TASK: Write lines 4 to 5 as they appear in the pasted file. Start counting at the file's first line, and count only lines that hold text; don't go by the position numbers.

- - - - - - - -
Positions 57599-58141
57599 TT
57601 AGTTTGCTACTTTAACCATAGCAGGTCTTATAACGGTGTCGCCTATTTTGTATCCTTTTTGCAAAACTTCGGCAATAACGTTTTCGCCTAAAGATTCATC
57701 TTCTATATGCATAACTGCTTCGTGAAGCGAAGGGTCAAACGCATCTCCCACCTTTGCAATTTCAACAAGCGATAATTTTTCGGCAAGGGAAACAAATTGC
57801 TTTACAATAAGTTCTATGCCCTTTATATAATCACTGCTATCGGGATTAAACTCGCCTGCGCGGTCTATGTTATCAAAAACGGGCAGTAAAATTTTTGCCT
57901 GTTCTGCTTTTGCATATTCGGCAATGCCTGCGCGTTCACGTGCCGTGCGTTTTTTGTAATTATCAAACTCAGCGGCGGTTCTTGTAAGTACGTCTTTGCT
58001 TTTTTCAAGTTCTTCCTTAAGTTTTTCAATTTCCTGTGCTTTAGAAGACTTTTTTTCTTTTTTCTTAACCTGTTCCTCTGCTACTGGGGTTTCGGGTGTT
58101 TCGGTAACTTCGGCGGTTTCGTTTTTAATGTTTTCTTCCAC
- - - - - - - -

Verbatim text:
57701 TTCTATATGCATAACTGCTTCGTGAAGCGAAGGGTCAAACGCATCTCCCACCTTTGCAATTTCAACAAGCGATAATTTTTCGGCAAGGGAAACAAATTGC
57801 TTTACAATAAGTTCTATGCCCTTTATATAATCACTGCTATCGGGATTAAACTCGCCTGCGCGGTCTATGTTATCAAAAACGGGCAGTAAAATTTTTGCCT